Laura and Mary looked so sweet in their ruffled night hats on "Little House on the Prairie." Night hats, also called night caps, were practical garments that kept the wearer's head warm. Wearing a nightcap might allow you to turn down your thermostat without being uncomfortable. Even if the weather is warm, they are a charming accessory for a little girl. The ruffled edge provides a soft frame for a little girl's face.
- Skill level:
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Things you need
- Tape measure
- Sewing machine
- Compass (optional)
- Fabric marker
- Single-fold bias tape
- Safety pin
Measure the distance over the wearer's head from ear to ear. Add 1 inch to this measurement for seam allowances. Cut two fabric circles with this diameter.
Pin the circles together with the right sides of the fabric touching. Sew around the edge of the circle with a 1/2-inch seam allowance. Leave a 2-inch opening for turning.
Clip the curve by snipping the seam allowance every 1/4 inch. The cuts should be perpendicular to the seam and come very close to it, but be careful not to cut the thread of the seam.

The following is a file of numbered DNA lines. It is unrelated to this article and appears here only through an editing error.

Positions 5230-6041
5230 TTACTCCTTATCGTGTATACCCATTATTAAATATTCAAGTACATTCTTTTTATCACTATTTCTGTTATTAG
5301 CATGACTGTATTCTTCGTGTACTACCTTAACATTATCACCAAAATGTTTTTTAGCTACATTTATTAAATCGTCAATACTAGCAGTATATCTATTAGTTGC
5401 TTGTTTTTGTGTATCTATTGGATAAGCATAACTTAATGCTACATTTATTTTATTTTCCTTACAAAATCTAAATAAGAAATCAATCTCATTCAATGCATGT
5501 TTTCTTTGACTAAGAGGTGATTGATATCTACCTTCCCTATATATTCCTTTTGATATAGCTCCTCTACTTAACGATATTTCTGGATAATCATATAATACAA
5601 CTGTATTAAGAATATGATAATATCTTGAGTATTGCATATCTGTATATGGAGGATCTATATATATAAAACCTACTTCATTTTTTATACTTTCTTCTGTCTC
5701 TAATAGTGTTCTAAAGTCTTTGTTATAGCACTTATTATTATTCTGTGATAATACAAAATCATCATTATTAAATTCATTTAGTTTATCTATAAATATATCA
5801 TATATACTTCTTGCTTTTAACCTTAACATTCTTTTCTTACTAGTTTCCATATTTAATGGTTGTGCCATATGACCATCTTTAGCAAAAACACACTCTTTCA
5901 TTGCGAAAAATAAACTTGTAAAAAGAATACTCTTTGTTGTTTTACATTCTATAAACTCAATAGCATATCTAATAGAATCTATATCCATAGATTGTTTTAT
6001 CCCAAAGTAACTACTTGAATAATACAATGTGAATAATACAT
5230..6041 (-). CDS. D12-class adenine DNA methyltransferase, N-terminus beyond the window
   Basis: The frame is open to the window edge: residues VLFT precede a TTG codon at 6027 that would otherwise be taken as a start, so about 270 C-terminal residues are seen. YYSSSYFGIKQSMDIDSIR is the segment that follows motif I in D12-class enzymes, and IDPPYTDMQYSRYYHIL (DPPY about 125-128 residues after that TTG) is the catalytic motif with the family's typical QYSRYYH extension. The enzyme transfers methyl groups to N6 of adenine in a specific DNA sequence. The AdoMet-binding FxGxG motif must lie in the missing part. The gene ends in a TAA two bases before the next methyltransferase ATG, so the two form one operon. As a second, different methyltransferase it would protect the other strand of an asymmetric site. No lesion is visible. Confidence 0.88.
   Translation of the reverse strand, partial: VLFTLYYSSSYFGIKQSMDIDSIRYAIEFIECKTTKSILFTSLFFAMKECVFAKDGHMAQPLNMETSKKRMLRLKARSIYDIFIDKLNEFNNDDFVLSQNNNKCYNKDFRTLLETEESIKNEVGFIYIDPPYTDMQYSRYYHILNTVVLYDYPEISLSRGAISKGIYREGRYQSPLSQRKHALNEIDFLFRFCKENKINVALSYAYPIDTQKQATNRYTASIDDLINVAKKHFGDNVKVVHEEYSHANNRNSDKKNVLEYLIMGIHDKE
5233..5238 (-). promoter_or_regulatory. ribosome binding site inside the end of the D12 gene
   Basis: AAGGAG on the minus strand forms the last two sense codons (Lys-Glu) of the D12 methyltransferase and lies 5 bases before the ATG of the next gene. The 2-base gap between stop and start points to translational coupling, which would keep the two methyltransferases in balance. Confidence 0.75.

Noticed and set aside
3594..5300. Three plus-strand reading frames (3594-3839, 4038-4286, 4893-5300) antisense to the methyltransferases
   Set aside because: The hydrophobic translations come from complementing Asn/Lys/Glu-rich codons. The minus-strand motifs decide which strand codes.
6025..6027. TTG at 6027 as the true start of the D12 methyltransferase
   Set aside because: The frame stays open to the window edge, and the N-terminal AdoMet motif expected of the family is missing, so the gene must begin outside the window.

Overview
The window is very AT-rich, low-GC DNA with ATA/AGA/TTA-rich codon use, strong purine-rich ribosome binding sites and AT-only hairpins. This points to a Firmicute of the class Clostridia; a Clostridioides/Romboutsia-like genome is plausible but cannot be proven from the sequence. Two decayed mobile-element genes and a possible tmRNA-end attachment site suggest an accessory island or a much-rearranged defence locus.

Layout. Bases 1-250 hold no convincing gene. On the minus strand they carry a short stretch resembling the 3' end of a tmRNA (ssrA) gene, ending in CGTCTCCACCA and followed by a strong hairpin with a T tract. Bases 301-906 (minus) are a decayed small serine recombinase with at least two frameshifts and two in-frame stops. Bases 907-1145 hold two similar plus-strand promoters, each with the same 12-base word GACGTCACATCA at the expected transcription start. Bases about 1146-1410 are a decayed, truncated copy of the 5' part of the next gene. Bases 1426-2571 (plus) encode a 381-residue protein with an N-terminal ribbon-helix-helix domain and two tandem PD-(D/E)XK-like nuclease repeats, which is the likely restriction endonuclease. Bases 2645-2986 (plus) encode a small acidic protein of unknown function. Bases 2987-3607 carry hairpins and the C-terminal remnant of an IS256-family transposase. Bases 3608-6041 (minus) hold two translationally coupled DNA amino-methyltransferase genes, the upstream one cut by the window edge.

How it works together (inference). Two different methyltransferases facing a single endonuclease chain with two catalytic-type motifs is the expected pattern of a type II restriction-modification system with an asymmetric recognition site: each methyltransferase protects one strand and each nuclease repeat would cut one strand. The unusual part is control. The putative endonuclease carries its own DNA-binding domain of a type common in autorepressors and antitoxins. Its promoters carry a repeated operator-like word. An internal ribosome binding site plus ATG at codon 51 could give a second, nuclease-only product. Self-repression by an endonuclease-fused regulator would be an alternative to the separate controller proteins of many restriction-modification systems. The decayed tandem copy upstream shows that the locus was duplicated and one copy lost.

Turn the hat right side out and press it. Sew the opening closed.
Draw a circle on the inside of the hat with a fabric marker so that the edge of the circle is 2 1/2 inches from the edge of the hat. You may use a compass or your tape measure.
Sew single-fold bias tape over the circle. Fold under 1/2 inch on each end of then tape and leave a 1/2-inch gap between the ends of the tape for inserting the cord.
Cut a yard of cord and knot both ends. Use a safety pin to insert the cord into the bias tape casing.
Pull the ends of the cord until they are even. Loosely knot the ends of the cord and pull them to gather the hat to fit the wearer's head. Tie the ends of the cord to hold the gathers in place and distribute the gathers evenly.
Tips and warnings
- Elastic was not available on the prairie, but you can substitute a band of elastic for the drawstring. Cut the elastic to the diameter of the wearer's head and sew the ends together.
- Avoid damaging the casing by always crossing, or loosely knotting, the ends of the cord before you pull them to tighten the hat.